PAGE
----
PHOTO COURTESY OF NEW ENGLAND
AQUARIUM A right whale rises to the surface in this photo shot in the Gulf of
Maine. Researchers at the New England Aquarium report a record number of births
this winter for the endangered species.
Record number of right whale calves discovered
species still teeters on the brink of extinction, a record number of right
whale calves have been found in winter nursery waters off the coast of the
southeastern United States.
Moira Brown, a Canadian
expert on right whales and a senior scientist with the New England Aquarium in
Boston, said the find is extremely encouraging for a still endangered
population that numbers approximately 400 animals.
discovery of the 38 calves comes as Irving Oil Corp. announced it will renew
its sponsorship of the New England Aquarium's right whale research team, with a
financial contribution of $50,000 this year.
donated more than $400,000 to the team over the past 11 years through annual
contributions. Discussions between Brown and Irving officials led to the 2003
decision to shift shipping lanes in the Bay of Fundy to protect the right
"Back when I presented this issue to Irving and
their colleagues in the Maritimes, some of the questions centred around if we
move the shipping lanes, would the population recover," Brown said.
"I can't say if that has been the case or not, but it is
so important in the long term because it really does get the shipping traffic
out of the areas with the highest concentrations of whales."
In 2003, Canadian and international shipping officials
agreed to move shipping lanes in the bay between Maine, New Brunswick, and Nova
Scotia, about four nautical miles east in an effort to reduce the risk of ship
This relatively small shift in lanes is believed
to have reduced the risk of accidental collisions between right whales and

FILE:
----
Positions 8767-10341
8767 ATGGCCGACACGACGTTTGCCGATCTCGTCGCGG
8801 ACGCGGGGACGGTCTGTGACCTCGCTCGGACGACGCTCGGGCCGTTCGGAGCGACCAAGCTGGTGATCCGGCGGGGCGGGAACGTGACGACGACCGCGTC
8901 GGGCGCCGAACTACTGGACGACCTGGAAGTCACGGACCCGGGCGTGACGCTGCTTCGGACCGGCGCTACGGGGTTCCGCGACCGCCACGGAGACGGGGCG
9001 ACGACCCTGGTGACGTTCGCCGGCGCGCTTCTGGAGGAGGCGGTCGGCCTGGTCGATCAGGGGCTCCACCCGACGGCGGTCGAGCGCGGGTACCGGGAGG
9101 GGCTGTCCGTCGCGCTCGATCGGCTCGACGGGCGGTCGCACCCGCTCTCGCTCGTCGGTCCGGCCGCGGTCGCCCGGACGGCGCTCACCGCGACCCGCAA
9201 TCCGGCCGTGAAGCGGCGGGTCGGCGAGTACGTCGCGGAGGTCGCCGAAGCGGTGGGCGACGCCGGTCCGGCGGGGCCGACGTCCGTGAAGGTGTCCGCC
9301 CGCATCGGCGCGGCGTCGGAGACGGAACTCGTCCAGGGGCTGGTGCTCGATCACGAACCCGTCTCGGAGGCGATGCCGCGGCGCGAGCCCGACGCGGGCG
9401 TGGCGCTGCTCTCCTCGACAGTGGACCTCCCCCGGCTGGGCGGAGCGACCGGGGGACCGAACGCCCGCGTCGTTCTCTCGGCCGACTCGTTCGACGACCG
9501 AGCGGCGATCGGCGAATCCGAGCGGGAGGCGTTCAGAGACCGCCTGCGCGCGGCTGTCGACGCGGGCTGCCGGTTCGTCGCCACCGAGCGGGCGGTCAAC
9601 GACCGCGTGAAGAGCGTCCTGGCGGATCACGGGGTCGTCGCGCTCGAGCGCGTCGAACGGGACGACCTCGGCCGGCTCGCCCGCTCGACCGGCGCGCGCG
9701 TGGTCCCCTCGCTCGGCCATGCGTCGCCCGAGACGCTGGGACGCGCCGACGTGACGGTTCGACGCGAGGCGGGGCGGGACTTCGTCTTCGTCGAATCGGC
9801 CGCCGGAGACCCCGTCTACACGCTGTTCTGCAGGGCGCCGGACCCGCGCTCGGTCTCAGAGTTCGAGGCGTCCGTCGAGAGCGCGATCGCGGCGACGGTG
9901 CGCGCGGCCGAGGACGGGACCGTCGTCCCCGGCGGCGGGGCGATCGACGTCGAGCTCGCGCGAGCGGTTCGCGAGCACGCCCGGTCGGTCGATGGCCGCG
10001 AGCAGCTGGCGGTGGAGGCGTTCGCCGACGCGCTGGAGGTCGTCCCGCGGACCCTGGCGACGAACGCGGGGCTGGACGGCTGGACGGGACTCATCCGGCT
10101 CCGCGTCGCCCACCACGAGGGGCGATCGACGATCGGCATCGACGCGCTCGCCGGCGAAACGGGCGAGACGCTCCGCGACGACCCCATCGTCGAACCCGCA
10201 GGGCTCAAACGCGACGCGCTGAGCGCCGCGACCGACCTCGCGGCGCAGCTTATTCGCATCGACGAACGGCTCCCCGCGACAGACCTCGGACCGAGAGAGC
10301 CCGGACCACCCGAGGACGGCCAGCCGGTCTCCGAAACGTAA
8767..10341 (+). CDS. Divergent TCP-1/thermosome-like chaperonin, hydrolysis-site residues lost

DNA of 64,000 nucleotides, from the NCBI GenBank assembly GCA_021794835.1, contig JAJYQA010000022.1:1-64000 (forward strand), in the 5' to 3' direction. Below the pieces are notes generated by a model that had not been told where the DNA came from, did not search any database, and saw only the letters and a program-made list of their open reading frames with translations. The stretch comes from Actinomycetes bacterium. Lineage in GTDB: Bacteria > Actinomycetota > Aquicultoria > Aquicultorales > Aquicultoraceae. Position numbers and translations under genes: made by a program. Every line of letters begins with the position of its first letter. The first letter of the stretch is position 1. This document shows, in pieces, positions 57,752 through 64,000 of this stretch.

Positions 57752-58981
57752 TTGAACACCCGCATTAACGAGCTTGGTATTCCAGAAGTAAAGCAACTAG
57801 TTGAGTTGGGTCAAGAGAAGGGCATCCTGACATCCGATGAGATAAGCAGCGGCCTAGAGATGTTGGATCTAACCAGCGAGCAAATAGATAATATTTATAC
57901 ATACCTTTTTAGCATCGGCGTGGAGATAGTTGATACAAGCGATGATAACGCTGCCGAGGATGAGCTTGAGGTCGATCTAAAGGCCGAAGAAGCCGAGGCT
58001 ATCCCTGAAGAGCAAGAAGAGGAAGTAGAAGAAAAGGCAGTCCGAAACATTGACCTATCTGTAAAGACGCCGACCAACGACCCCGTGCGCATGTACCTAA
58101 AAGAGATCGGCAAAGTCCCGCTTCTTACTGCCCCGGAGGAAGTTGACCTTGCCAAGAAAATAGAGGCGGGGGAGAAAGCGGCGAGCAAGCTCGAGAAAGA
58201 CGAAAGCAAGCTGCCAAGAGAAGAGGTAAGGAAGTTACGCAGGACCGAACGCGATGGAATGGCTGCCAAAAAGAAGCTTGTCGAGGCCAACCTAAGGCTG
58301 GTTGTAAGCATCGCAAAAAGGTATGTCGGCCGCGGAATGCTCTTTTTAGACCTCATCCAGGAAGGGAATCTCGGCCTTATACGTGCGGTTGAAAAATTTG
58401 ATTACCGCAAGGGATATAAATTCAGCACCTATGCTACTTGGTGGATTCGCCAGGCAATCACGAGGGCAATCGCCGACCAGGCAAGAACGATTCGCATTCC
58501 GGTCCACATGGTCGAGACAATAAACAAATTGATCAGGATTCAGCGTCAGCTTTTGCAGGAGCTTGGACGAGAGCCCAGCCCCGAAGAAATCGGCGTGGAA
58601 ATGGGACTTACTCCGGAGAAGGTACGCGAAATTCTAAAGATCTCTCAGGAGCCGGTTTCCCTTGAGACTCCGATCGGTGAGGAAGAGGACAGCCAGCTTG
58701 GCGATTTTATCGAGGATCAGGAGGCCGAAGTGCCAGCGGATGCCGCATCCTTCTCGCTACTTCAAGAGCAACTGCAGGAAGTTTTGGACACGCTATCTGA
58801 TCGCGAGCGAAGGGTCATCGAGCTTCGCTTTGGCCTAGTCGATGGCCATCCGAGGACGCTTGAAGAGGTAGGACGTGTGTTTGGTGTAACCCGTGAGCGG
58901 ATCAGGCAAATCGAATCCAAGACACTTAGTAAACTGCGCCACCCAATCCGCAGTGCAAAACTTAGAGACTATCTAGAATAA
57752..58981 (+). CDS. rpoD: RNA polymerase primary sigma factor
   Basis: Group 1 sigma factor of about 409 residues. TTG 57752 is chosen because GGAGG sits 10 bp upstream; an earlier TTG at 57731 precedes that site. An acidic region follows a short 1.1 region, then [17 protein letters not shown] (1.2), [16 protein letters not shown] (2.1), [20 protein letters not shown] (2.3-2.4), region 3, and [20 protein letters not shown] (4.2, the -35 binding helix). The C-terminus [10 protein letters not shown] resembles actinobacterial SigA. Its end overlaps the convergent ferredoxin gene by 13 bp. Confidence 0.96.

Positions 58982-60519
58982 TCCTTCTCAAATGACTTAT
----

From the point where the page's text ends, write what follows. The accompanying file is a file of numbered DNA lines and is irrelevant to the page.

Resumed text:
ships by as much as 90 per cent in the Bay of Fundy.
While Brown does not have concrete evidence as to why the
right whale population experienced a baby boom this winter, she said the new
whales now have a better chance of surviving.
record year for right whale births was 2001 when there were 31 caves born.
Twenty calves have been born each year, on average, since that date.
The stable birth numbers are encouraging. In 2000, only
one calf was born.
"It's a bumper crop and it doesn't
mean they are recovered yet, but, boy, is it a good sign;' Brown said.
"We have seen better reproductive output, but what we
need to see is survival increase.
The Aquarium's right
whale research began about 30 years ago and the past 10 years have been among
the most successful and productive.
corporations is most important because rather than classically butting our
heads, here you have the scientists trying to recover the endangered species
working with people from a corporation to try to find a solution," Brown said.
"It's one thing to just move the lanes and say, `we're
done, we're good here'. But it's a whole other thing to monitor it and to make
sure we have done the right thing."
Brown said Irving Oil
also participates in the conservation of the species through attendance at
right whale research team meetings. They also hire the aquarium's education
department whale team to visit schools.
"Our whale team
has actually travelled all the way to Saint John to speak to schools and I
think that is a really nice blend, because it helps the younger generation gain
an appreciation for the whales;' she said. "When you work with an endangered
species, you just can't really get away with just doing the research. The
conservation and the education are all important"
Trodson of Irving Oil Corp. in Portsmouth, New Hampshire, said the commitment
to the research team is a long-term relationship.
is a long-term commitment to very valuable research," Trodson said. "We always
assess what the needs of the program are and we will always be contacting
representatives of the aquarium to see what they will need next year.